Such appalling sentiments, though, are not without precedent in the Presbyterian Church. In 1936, C.M. Kerr, the minister of St. David’s Church in Halifax, wrote the following: “Have you ever considered that the Germans are now treating the Jews exactly as the Jews once treated other peoples whom they thought might contaminate them? That is to say they set out to exterminate them.”

The anti-Semitic fictions of the Nazi Era have been updated but not erased. In this regard, the PCUSA is returning to its roots – but not roots to which one would expect them to wish to return.

Andrew Dice Clay on Josh Orlian

by Yaakov Menken on June 23, 2014 at 12:17 pm

If there’s ever someone you wouldn’t expect me to praise, it would have to be Andrew Dice Clay. He was banned for life by MTV and from many radio and television programs for his use of foul language and “politically incorrect humor” — one of the cast members of Saturday Night Live refused to appear during the episode in which he made a guest appearance. In terms of “defining deviancy down” when it comes to language and references in the media, he exceeded even Howard Stern.

But he provides an interesting footnote to the appearance of Josh Orlian on America’s Got Talent, as previously discussed by both Rabbi Adlerstein and myself. In contrast to Howard Stern, who I have since been told has a non-Jewish mother, Andrew Clay Silverstein grew up in a Jewish family in the Sheepshead Bay section of Brooklyn.

On Shabbos I mentioned Josh Orlian’s AGT appearance, and my reaction to it, while speaking at a Kiddush. I was seated across from a corporate entertainer and comedy magician named Avi Frier, who is also the former publisher of the Florida Jewish News. Honestly, I didn’t know the “corporate” part or what sort of language Avi chooses at his appearances, so I didn’t know what he, as a comedian, would think about my remarks. But after I sat back down, he told me that he had been in contact via email with Orlian’s father, and had related the following story — which I include here with Avi’s endorsement.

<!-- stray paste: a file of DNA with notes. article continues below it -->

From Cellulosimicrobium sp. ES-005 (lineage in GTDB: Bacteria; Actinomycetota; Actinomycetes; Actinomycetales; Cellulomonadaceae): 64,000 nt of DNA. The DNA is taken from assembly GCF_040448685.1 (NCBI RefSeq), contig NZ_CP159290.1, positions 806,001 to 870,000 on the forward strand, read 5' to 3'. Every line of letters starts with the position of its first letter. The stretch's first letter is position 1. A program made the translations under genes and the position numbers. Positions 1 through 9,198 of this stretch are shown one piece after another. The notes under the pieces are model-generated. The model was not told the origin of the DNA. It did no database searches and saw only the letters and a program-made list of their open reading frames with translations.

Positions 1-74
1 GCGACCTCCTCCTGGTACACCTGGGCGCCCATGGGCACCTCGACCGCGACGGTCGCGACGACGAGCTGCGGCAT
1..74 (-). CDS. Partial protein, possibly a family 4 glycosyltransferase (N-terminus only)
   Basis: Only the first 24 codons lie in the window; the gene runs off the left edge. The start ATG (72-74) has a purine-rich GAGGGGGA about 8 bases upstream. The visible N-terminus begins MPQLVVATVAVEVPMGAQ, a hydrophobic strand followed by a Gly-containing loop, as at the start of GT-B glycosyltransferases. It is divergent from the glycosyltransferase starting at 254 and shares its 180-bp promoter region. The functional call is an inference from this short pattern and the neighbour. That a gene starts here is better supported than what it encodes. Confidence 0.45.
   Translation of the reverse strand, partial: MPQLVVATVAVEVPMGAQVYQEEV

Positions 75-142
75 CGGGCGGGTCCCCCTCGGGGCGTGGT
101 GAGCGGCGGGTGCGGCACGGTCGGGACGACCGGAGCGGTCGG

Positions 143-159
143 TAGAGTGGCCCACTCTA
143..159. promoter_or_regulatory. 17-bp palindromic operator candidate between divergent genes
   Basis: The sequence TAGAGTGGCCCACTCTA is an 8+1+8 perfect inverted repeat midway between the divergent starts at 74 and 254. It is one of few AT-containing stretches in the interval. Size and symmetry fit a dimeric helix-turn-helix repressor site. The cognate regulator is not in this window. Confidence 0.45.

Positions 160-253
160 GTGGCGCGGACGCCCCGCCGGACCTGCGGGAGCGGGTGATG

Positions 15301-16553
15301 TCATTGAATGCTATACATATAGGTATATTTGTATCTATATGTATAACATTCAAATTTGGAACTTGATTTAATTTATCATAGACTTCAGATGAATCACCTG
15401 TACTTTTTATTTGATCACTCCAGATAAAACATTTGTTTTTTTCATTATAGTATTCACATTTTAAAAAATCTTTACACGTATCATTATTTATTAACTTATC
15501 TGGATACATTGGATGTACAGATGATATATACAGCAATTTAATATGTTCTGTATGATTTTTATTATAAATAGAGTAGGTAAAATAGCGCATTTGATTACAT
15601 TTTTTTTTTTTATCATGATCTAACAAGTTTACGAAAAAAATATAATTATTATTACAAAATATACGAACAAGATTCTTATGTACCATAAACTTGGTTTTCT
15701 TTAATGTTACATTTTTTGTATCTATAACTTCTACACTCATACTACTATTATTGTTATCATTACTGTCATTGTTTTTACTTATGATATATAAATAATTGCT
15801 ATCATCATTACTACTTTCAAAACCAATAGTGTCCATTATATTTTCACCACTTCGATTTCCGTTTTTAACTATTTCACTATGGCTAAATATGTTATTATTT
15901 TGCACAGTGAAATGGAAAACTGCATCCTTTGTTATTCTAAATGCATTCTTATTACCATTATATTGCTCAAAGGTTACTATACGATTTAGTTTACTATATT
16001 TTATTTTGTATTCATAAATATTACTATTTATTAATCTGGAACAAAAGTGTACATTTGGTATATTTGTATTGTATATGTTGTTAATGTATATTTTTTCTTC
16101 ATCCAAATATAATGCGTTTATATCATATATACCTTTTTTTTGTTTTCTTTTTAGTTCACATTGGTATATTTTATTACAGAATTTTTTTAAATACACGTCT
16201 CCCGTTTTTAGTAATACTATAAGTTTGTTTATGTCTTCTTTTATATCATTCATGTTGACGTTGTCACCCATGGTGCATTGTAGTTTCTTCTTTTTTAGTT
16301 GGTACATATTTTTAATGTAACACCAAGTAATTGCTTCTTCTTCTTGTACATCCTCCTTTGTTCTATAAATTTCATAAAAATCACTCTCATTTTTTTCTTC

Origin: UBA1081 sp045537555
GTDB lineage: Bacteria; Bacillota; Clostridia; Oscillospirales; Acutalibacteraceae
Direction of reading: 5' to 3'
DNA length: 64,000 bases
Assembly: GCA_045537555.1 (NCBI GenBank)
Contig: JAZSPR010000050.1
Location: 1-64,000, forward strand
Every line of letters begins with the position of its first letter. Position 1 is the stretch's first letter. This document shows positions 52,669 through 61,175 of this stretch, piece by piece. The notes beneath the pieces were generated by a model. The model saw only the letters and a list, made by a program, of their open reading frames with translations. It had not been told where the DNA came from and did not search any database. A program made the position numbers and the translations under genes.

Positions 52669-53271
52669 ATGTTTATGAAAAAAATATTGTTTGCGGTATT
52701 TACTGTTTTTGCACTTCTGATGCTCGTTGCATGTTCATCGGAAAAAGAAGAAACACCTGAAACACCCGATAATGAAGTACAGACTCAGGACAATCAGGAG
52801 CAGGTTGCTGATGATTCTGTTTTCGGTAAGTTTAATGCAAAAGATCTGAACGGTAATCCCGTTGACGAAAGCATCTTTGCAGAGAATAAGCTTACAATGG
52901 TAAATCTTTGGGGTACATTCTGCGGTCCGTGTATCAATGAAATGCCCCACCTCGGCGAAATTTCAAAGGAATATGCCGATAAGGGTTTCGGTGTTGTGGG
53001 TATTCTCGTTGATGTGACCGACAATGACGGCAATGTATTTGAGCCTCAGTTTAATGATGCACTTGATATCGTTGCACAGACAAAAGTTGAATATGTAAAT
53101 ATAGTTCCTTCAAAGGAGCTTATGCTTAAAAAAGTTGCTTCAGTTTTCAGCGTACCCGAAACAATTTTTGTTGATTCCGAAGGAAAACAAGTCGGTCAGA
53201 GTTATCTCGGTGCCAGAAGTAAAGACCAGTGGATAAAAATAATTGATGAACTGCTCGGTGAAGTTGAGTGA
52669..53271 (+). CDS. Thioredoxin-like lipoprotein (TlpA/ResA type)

At the height of Andrew Dice Clay’s career, Avi was the last of four acts opening for him at an appearance. There was a heckler in the audience who was giving each of the comedians an extremely hard time. Avi resolved to stay with his script, but eventually he was distracted by the incessant heckling. So he said something which, he reports, successfully stopped the heckler, but employed language “inconsistent” with the yarmulke on his head. I’m sure we all sympathize, and again, Avi endorsed saying this story in his name.

Immediately following his act was the main event. And Andrew Dice Clay stood up at the open mic and asked if “the magician” was still present. Avi raised his hand. And Andrew Dice Clay Silverstein, in front of the crowd, said he had a good act and a good response to the heckler. But if Avi was going to talk like that, he added, “take off the [...] yarmulke!” [Demonstrating again that foul language can get a laugh where otherwise a remark would barely get a smile.]

All of the other comedians gave Avi a pat on the back for the call-out and praise from one of the world’s top comedians. But Avi was sitting there thinking about how right Clay was. Even the leading foul-mouthed comedian of the day knew that the yarmulke represents a different, higher standard, incongruous with choices of language and topic made by others.